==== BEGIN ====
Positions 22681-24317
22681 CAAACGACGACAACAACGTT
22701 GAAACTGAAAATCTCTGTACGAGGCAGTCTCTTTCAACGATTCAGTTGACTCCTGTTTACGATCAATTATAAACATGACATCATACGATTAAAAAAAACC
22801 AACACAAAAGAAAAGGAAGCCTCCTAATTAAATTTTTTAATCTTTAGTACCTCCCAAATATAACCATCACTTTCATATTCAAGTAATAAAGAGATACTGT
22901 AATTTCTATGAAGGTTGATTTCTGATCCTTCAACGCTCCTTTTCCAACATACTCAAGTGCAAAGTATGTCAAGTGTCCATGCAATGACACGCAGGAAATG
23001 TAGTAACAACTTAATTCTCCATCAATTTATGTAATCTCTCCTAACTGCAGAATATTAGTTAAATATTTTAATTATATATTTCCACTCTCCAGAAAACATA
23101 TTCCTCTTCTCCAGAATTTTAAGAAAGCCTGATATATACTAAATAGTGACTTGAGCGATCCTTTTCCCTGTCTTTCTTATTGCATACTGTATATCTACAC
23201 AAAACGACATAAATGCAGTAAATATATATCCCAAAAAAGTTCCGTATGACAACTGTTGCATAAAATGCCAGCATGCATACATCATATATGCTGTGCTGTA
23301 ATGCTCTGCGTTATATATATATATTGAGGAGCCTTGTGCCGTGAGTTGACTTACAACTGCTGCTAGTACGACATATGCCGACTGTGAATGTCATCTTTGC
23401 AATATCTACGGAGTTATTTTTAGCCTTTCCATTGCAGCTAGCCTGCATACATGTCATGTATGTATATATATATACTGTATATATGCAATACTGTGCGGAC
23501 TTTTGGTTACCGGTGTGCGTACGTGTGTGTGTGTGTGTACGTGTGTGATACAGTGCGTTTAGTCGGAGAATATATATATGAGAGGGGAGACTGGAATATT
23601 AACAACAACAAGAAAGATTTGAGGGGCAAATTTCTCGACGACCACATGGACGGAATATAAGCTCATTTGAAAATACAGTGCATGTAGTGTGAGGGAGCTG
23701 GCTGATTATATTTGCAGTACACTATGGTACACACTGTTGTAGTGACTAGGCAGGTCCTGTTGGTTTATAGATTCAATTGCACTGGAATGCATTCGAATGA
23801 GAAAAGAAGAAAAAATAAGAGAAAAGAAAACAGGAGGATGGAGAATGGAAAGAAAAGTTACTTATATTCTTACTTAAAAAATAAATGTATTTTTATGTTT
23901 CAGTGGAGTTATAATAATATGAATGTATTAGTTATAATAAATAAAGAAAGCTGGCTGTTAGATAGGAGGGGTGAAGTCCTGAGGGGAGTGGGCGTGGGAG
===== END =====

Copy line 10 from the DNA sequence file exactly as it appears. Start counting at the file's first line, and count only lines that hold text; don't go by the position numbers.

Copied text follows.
23401 AATATCTACGGAGTTATTTTTAGCCTTTCCATTGCAGCTAGCCTGCATACATGTCATGTATGTATATATATATACTGTATATATGCAATACTGTGCGGAC